October 8, 2016
October has finally come as well as the increased number of refugees as we had anticipated. This first week of the month has seen days of 25, 89, 160, and 55 new arrivals onto Samos. Rumor has it from several new arrivals that there are thousands waiting in Turkey for passage to the Greek isles; if this is correct what we survived this week was only a test.
The rise in new numbers raises many issues that we have been trying to address all summer. While we had warned that October 2015 had received 844 new arrivals on average, and 2016 would probably see the same many steps in preparation had not happened. We are at an average of 47 arrivals a day to Samos; if this continues at status quo we will have another 1,100 new arrivals by the months end. This will double the numbers inside of the camp here, 330% of the actual capacity.
Since we are currently well past camp capacity by 50%, the cement backdrop of the camp is dotted with blue and green tents. Crammed between cabins and other tents, erected on acute angles on wheelchair ramps and down the hill-side road, and designed for 3 persons to sleep (not live), the influx has become quite visible. My friend Mahmoud lost his bed inside a building to make room for unaccompanied minors. Another friend, Nour, is sleeping in a boiler room similar to Harry Potters ‘cupboard under the stairs.’ The past two months we have been putting pressure on the organizations that have funding or are supposed to cover housing allocation that we do not have enough tents. Last night I gave away the last tent Samos Volunteers had been given by Medecines Sans Frontiers. The past two days I had been giving families of 4-5 persons one tent. Today if there are new arrivals they will be sleeping outside, and I have no idea when more tents will arrive.
This past summer we relatively had 30 volunteers at any given moment, and we averaged 50 refugees a day for clothing distribution. We have 10-12 volunteers yesterday distribute to 134 refugees that landed the day before, as well as meet the needs of the 55 that arrived. The team was brilliant, never stopping, no complaints. You could see the stress of the week on each volunteer’s face, bags and wrinkles under eyes, wrinkles and red eyes, both from lack of sleep or an occasional emotional breakdown.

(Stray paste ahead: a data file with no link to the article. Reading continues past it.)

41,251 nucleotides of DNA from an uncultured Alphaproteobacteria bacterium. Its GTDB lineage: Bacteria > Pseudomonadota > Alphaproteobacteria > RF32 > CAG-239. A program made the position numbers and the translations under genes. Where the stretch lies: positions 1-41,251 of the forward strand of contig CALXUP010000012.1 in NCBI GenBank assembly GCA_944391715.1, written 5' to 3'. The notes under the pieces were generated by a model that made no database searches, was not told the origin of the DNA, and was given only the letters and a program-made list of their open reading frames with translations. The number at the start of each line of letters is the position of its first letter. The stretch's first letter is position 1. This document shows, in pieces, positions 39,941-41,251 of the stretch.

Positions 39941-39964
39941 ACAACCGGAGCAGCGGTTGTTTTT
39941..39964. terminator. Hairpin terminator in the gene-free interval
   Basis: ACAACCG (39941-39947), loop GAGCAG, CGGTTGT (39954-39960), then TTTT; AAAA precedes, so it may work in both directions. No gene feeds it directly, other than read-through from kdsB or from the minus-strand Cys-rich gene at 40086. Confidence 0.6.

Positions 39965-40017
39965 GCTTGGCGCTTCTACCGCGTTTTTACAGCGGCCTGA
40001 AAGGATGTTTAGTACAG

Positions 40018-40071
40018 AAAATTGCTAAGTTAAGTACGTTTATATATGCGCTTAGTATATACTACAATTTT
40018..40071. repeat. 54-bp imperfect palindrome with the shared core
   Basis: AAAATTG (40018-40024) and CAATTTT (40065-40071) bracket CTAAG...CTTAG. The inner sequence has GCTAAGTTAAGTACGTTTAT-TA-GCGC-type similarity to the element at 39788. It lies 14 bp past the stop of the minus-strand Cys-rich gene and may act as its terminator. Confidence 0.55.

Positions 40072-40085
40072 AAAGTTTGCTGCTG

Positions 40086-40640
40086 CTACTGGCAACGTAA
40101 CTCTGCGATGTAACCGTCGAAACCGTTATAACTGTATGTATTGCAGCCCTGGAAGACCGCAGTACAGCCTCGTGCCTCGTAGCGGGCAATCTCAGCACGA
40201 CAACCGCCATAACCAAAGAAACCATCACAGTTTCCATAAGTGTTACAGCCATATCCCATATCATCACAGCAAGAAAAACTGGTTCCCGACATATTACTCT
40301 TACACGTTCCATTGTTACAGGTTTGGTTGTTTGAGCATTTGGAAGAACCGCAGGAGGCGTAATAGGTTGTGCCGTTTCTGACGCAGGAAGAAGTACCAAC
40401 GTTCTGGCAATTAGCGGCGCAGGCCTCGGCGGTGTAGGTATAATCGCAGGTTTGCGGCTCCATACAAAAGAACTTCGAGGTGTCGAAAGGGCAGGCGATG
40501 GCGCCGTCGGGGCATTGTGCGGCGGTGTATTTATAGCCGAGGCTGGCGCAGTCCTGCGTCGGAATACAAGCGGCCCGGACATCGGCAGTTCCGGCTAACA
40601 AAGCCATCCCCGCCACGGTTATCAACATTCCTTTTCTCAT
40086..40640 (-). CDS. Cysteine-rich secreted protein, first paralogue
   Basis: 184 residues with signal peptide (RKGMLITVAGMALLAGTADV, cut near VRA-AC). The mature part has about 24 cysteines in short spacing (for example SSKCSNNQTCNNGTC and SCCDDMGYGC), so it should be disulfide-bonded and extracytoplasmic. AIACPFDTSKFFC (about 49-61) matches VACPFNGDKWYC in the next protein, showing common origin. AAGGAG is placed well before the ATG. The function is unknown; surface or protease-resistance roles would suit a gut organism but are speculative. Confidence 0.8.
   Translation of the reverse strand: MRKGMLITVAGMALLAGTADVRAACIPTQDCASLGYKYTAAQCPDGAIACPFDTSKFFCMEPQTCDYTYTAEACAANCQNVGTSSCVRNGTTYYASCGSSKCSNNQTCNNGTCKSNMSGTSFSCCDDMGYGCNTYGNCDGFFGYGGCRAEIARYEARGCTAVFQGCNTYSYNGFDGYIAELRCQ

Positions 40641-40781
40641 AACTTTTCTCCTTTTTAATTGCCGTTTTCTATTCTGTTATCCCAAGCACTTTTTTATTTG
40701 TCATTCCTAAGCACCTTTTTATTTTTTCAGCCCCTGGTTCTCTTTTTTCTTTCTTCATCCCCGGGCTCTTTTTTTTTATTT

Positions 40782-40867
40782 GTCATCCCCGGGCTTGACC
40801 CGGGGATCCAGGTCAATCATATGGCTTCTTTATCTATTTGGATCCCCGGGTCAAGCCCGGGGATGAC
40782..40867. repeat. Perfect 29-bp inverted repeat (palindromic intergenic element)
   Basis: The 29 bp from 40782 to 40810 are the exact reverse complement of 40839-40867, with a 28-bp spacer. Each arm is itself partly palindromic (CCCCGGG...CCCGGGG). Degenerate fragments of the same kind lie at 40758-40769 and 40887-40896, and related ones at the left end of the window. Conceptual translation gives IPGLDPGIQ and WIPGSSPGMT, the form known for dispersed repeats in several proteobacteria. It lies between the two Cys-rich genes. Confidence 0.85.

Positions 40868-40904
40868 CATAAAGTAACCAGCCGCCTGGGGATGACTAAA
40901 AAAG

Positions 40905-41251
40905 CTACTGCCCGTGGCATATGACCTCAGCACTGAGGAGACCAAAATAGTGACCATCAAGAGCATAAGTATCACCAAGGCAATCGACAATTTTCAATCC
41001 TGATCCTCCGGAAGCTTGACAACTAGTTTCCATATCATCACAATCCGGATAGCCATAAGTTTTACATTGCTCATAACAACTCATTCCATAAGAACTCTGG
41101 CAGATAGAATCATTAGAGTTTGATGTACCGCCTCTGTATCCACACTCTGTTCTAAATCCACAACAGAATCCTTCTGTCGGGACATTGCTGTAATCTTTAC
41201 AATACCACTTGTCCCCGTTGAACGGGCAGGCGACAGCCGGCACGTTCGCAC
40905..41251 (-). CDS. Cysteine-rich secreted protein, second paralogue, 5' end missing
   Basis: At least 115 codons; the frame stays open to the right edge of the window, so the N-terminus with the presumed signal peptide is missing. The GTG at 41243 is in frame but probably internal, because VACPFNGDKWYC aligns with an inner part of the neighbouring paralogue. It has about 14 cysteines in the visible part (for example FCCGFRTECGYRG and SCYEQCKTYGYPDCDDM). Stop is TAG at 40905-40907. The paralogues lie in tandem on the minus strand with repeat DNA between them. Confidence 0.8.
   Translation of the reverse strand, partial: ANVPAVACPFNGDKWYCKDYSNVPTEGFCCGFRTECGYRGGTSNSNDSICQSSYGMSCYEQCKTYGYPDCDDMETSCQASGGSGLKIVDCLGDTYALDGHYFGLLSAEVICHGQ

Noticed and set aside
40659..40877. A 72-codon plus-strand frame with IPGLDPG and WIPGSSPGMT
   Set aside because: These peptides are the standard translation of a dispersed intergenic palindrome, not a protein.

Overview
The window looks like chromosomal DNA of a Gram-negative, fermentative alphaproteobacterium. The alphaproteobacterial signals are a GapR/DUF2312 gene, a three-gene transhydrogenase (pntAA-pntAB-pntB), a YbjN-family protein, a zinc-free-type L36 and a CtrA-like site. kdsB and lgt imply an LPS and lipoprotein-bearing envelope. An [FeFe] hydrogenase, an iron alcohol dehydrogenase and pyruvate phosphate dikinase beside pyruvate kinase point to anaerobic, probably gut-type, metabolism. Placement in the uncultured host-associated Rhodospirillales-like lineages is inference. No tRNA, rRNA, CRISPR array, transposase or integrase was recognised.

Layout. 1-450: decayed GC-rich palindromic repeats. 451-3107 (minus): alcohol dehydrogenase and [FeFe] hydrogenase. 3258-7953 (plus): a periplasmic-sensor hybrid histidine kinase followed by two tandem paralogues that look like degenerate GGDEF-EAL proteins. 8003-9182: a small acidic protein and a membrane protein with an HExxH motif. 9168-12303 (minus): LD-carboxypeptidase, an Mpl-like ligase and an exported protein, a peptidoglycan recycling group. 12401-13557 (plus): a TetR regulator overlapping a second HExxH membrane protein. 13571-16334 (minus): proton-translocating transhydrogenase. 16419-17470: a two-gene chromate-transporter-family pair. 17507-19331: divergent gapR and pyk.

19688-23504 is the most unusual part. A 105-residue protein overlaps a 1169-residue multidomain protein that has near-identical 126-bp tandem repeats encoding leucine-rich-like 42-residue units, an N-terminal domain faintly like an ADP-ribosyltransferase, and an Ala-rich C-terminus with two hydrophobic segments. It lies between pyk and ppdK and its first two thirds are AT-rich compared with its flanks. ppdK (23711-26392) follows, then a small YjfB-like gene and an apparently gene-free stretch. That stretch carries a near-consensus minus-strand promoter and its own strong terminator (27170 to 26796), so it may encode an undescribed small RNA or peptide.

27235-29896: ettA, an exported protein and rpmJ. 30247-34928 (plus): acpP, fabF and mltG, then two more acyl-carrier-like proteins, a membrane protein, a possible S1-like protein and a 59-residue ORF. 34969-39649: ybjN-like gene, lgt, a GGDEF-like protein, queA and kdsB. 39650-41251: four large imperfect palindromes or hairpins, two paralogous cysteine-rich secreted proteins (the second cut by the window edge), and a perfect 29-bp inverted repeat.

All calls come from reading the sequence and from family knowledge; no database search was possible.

About 3 weeks ago we were no longer allowed to distribute food and water to new arrivals while they wait for registration and fingerprinting to finish. This procedure usually lasts 4-8 hours; many of the refugees went the day before with no food. It took until this weekend that we were allowed to enter the registration and meet these most basic of needs. Yesterday was heartbreaking; at first we were only allowed to give water. People were begging Jasmine, Jonathon, and I for food, they would show me their baby, and all I could do was shake my head no, and say “I’m sorry, Fronted will not allow us.” After about 6 hours of waiting we were finally allowed to hand out dry food, so biscuits and crackers. Moments like yesterday will never escape my memory, I have seen humans treated like animals. My thoughts and dreams are permeated with memories of these past 10 months, I slowly find my nightmares becoming my reality each day I’m in the camp.
This week in the new arrivals brought to Samos vulnerable cases. There was a family of three that all were blind. Another family had one child who had Polio and another son who was I presume autistic. Some children had scars from the war partially hidden by clothing or apparent on their visage. There was family of three women, all over 70 years old; one woman could not even walk, and the other two needed assistance. One of our volunteers found a woman over 90 sitting in a tent, she had not left her tent in a week because she could not walk. Several other persons with disabilities were encountered, I cannot imagine what this camp will do to them.
While we had been warning of the increase of numbers in October, we still were not prepared enough. All summer we had been purchasing shoes, sandals, t-shirts, shorts, socks, underwear, sweatpants, etc. After this past week we spent everything we had to meet the clothing needs of new-arrivals. We have been asking for months for clothing and shoes, I have no idea how we will continue to sustain the needs. Today the volunteers will be the face of humanity telling families there are no tents, we have no shoes, this is the camp you will live in for months because we did not use our voices to dissuade governments, we have no soap, I know it’s cold but we don’t have a coat for you… I’m sorry that humanity wasn’t here for you, this is all we have to offer.
I must end this update. I am needed at other places now, and the last paragraph has me in tears. There is food to prepare for new arrivals, clothes to be handed out, people who need to know that someone is there for them, and volunteers who need someone to stand by them.